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> Home > Articles by Tina Allen > The Permission Process for Infant Massage

The Permission Process for Infant Massage

by Tina Allen, LMT, CPMMT, CPMT, CIMT
Updated April 2016

Asking your Baby's Permission to Provide Massage

Every massage session starts with asking your baby's permission to provide massage. This shows respect for your baby as a person. Even though many young babies cannot verbally respond with a resounding “yes or no”, your asking permission will make you more sensitive to baby’s mood, and help you to recognize if they are ready for this type of nurturing interaction.  Before you start the massage, relax and begin to warm your hands.  While warming your hands and making eye contact, you should ask verbally aloud, “May I give you a massage?” Then take a moment and carefully begin to watch your child for communication cues indicating if it is okay to proceed with the nurturing touch session


Common cues that indicate permission has been granted are seen when an infant:

  • Has become still (stops moving)
  • Has smooth movements of arms and legs
  • Is smiling and their face is bright
  • Is cooing, babbling and/or talking
  • Has wide open eyes
  • Has raised eyebrows and is raising their head
  • Is looking toward you and is gazing into your eyes
  • Has an open-mouth and may be making tongue thrusts (like licking lips)
  • Is putting their hands in their mouth and grasping for things, such as reaching for you
  • Is snuggling with you
  • Demonstrates bursts of playful wiggles

These same cues help you, as the caregiver, to know when your infant is ready for stimulation and interaction, whether through massage, or other playful time together.  By engaging in appropriate nurturing interaction, at the infant’s pace, you are using nurturing, caring and respect to improve our child’s overall healthy growth and development.

Why Permission is Important

Infant massage is always linked with a simple "permission process”.  When used together these practices help to reinforce the parent’s respect for the child and begin to establish positive boundaries, as well as, contributing to building an infant’s body awareness.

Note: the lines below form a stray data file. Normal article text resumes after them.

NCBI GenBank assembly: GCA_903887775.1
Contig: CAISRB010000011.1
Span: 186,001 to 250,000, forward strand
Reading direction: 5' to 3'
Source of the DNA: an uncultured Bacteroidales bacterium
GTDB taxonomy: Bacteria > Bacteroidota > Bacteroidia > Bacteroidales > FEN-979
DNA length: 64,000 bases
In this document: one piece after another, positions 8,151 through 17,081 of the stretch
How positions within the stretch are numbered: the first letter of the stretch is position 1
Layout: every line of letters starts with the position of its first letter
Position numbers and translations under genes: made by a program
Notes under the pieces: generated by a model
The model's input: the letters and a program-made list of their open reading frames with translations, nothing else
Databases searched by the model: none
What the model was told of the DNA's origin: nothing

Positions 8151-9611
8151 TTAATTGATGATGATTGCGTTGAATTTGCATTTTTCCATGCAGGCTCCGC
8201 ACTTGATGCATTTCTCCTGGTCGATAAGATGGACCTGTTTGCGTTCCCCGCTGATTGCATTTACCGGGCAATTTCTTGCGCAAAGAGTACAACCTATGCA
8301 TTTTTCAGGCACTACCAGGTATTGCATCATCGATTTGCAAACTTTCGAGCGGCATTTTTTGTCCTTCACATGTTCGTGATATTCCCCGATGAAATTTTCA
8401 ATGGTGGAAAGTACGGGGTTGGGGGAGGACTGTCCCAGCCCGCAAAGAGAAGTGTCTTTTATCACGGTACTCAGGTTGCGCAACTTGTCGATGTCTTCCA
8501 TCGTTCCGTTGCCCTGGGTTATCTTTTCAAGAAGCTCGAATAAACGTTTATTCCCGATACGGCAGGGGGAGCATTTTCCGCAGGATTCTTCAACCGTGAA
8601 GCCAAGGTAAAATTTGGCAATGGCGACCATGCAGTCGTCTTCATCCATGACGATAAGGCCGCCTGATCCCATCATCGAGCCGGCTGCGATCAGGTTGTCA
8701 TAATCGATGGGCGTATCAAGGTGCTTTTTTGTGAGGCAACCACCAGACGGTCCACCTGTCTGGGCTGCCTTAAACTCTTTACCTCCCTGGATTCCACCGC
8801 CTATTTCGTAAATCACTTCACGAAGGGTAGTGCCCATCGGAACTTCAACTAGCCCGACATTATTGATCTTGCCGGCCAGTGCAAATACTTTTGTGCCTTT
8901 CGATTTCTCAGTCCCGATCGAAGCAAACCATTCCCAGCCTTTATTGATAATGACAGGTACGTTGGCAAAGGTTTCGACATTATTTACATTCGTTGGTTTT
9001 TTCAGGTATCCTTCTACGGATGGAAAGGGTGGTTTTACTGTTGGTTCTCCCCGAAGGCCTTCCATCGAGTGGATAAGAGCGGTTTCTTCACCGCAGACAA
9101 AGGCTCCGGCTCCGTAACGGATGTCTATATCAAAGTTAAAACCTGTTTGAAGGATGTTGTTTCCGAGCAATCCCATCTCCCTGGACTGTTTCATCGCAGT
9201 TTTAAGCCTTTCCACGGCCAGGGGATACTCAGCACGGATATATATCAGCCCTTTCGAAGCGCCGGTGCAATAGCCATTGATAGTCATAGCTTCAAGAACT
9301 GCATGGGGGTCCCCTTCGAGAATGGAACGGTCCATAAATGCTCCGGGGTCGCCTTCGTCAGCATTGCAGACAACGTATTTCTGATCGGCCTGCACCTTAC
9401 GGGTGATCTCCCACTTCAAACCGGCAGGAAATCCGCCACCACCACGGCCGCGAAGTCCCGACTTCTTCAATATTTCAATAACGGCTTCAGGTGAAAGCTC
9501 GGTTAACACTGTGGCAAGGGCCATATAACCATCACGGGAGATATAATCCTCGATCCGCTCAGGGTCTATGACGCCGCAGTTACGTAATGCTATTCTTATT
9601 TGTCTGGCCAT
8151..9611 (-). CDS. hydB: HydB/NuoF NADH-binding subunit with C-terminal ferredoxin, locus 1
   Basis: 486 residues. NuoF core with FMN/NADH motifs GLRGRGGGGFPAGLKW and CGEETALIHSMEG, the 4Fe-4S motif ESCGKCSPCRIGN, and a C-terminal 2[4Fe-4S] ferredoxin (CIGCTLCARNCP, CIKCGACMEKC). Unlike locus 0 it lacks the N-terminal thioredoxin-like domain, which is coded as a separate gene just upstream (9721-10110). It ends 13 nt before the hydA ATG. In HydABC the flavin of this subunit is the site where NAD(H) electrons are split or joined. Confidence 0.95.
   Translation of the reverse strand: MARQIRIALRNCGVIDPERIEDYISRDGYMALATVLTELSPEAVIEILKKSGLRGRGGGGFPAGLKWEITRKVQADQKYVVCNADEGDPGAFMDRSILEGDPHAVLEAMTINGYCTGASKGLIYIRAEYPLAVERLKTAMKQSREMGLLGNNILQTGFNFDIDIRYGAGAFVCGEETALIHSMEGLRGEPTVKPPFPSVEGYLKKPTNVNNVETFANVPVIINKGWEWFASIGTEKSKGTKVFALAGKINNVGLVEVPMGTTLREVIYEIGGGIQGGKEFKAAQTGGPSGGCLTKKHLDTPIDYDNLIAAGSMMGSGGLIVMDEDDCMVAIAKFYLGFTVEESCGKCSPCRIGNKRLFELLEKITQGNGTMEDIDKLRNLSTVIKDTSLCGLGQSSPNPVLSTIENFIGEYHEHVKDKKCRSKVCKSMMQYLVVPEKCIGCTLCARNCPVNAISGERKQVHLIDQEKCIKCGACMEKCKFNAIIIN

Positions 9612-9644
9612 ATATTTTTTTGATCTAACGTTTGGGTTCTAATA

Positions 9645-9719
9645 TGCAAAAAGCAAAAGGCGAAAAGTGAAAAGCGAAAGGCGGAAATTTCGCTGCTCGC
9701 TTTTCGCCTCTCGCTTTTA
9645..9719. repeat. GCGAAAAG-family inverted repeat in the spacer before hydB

We specifically ask permission prior to beginning infant massage for many reasons, including:

  • Lets baby know that something is about to happen

Checking in with your baby, rather than just assuming touch is okay, shows respect for your infant’s voice, and choice to receive nurturing touch, or not.  By showing your child a strong cue before massage, you are not only showing respect, you are communicating in a way that they will understand.

  • Over time baby begins to recognize this permission cue as Massage Time, and baby will respond with a cue that they are ready for massage

At no other time will you use this specific signal, or cue, to indicate to your baby what will happen next.  This distinct permission process communicates your intention, and allows your baby time to evaluate how they are feeling and respond to your request to provide nurturing touch.

  • Gives Parents/Caregivers an opportunity to check-in with baby and observe their cues

Touch is our first form of communication so, it is natural to assume that communicating through touch enhances your ability to understand baby’s special needs and respond appropriately. Infant Massage increases the caregiver’s confidence and sensitivity to baby’s unique cues and forms of communication. By relaxing, taking your time and making eye contact, you can accurately observe your child’s expression, and non-verbal language.  Over time you will become more attuned to their needs.

  • A simple permission process supports healthy touch and helps establish good boundaries

When we start asking permission to touch during the most formative years, we reinforce the concepts of good touch versus touch that may not be seen as good or positive touch.  An infant grows into a young child they will carry with them these healthy and strong boundaries around touch.  Not only will they know the difference between healthy touch and touch which is considered detrimental, they will also trust themselves and know when to request nurturing touch.

  • Establishes respect between caregiver and child, instilling lifelong benefits including self-worth and self-esteem

Infant Massage provides the caregiver with essential one-on-one time that will enhance your bonding, understanding and ability to nurture.  When babies receive attentive responses to their needs, they grow to become healthier and more secure in adulthood.

Infants and children who learn positive views of touch and receive nurturing touch by their caregivers are much more likely to grow into adults with healthy self esteem, a sense of their boundaries and increased self trust.


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Specially trained Certified Infant Massage Teachers (CIMTs)

Infant Massage Accredited CertificationThrough working as a Certified Infant Massage Teacher you have the special opportunity to impact an infant and their family for a lifetime.

This professional training is for those interested in working with families by becoming a Certified Infant Massage Teacher (CIMT®). A CIMT® is not only an instructor, but also an educator who teaches the art of infant massage to parents or caregivers in the presence of their babies.

For more information visit Comprehensive Infant Massage Teacher Training Course (CIMT)


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